This guest post is written by Kate Harveston, a writer and political activist from Pennsylvania. She blogs about culture and politics, and the various ways that those elements act upon each other. For more of her work, you can follow her on Twitter or subscribe to her blog, Only Slightly Biased.
America’s news media has spent the last six months captivated by a rash of white nationalist activity. It’s easy to point a finger at the surreal result of the USA’s democratic process — the election of President Donald Trump — as the cause for all this hateful activity. The truth is, though, that nationalist sentiment has been swirling around the global geopolitical conversation for quite some time now.
In Your Own Back Yard
Mississauga is Canada’s sixth largest city, and home to a diverse population that includes many Muslim Canadians. Unbeknownst to many who live in Mississauga and other parts of the country, a recent Peel District School Board meeting became a forum for nationalistic ideas when one man suggested that Muslim students weren’t Canadian.
The parent in question was a member of the group Rise Canada, which could be compared to the white nationalist groups in America like the American Freedom Party. At a separate school board meeting, another man ripped pages from the Quran and declared the religion evil.
These sorts of mindless outcries have been shown to incite extremism by giving impressionable young minds something to fear, instead of allowing them to feel comfortable.
The Global Nationalism Movement
Largely overshadowed by the election of Donald Trump in the western media, Great Britain’s decision to exit the European Union is an obvious act of nationalistic feelings, and one that the UK won’t be able to undo quickly.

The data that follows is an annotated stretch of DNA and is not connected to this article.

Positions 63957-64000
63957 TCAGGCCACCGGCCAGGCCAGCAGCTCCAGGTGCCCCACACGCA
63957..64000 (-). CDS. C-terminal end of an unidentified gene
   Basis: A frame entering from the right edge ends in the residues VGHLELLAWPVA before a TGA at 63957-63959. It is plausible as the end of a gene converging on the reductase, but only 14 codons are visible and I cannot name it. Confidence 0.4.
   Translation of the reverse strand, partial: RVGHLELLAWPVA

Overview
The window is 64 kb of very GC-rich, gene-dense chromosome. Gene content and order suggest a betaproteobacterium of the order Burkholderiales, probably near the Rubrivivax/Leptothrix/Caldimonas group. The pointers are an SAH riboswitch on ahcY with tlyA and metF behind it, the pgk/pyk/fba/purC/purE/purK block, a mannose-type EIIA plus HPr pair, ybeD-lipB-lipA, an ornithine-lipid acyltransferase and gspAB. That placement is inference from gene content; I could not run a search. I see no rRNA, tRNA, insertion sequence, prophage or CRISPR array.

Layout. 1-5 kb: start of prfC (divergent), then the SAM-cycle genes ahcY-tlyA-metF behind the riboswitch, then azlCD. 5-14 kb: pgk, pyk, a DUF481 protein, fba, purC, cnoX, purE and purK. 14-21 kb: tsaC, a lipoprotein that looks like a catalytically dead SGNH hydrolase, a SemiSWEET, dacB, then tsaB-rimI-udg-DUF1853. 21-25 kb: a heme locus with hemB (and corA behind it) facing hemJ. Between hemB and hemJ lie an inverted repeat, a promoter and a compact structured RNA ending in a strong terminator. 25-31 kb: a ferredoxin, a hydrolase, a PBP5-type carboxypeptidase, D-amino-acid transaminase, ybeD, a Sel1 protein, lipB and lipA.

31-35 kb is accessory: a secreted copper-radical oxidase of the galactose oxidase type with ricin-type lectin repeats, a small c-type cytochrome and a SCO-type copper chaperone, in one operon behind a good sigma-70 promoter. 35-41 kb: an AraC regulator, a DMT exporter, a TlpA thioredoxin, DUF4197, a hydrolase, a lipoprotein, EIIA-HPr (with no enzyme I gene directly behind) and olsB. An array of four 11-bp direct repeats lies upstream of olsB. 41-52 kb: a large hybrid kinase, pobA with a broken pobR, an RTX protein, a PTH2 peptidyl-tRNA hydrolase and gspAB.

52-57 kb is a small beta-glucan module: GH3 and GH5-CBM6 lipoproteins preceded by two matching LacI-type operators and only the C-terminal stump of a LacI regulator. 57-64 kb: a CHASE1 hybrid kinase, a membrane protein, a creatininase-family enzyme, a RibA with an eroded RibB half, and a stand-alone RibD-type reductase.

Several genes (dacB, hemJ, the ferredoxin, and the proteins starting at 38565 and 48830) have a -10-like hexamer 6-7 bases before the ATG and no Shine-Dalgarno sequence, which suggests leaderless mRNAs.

Groups like the English Defense League and Britain First rallied to win the Brexit vote that Nigel Farage eventually received recognition for. It is essential to recognize the movements behind these people and understand their motives, rather than assume one person is responsible.
Even smaller EU countries like Slovakia have exhibited noticeable signs of increasing nationalist sentiment. For many Slovaks, the 2016 election of a Neo-Nazi party member to the nation’s parliament was a shocking setback for the advance of democratic ideas.
While it was only a single seat, not a controlling share of parliament, the presence of nationalistic groups operating at a global level is further exemplified with similar happenings in places like Croatia, Hungary, and Poland.
What we can do
So, how does one take action to ensure that their country doesn’t go down the same path, or at least take the side of inclusivism instead of promoting divisive ideas?
Fighting back against discriminatory legislation is one way. Canadian parliament recently suggested a law that prohibits face coverings for public workers. Anyone with a basic understanding of the importance that headscarves and niqabs for Muslim women can see how such a bill would immediately hinder Canadian women from observing their religion while on the job.
It would be irresponsible to wait for Charlottesville-type acts to take place in Canada and other countries when we know the problems exist. Canada's history is not without its dark times on the topic of race relations. Aboriginal Canadians may not have the media spotlight the way that groups in the US do, but the hardships they’ve endured are no different from other oppressed minorities.
Rather than make the mistakes of America and deny the problem, the right thing to do is take ownership. Understanding why nationalistic groups exist, accepting it, and then working to educate those who fear diversity are important first steps. We may have our differences, but the answer is in treating people like humans, not enemies.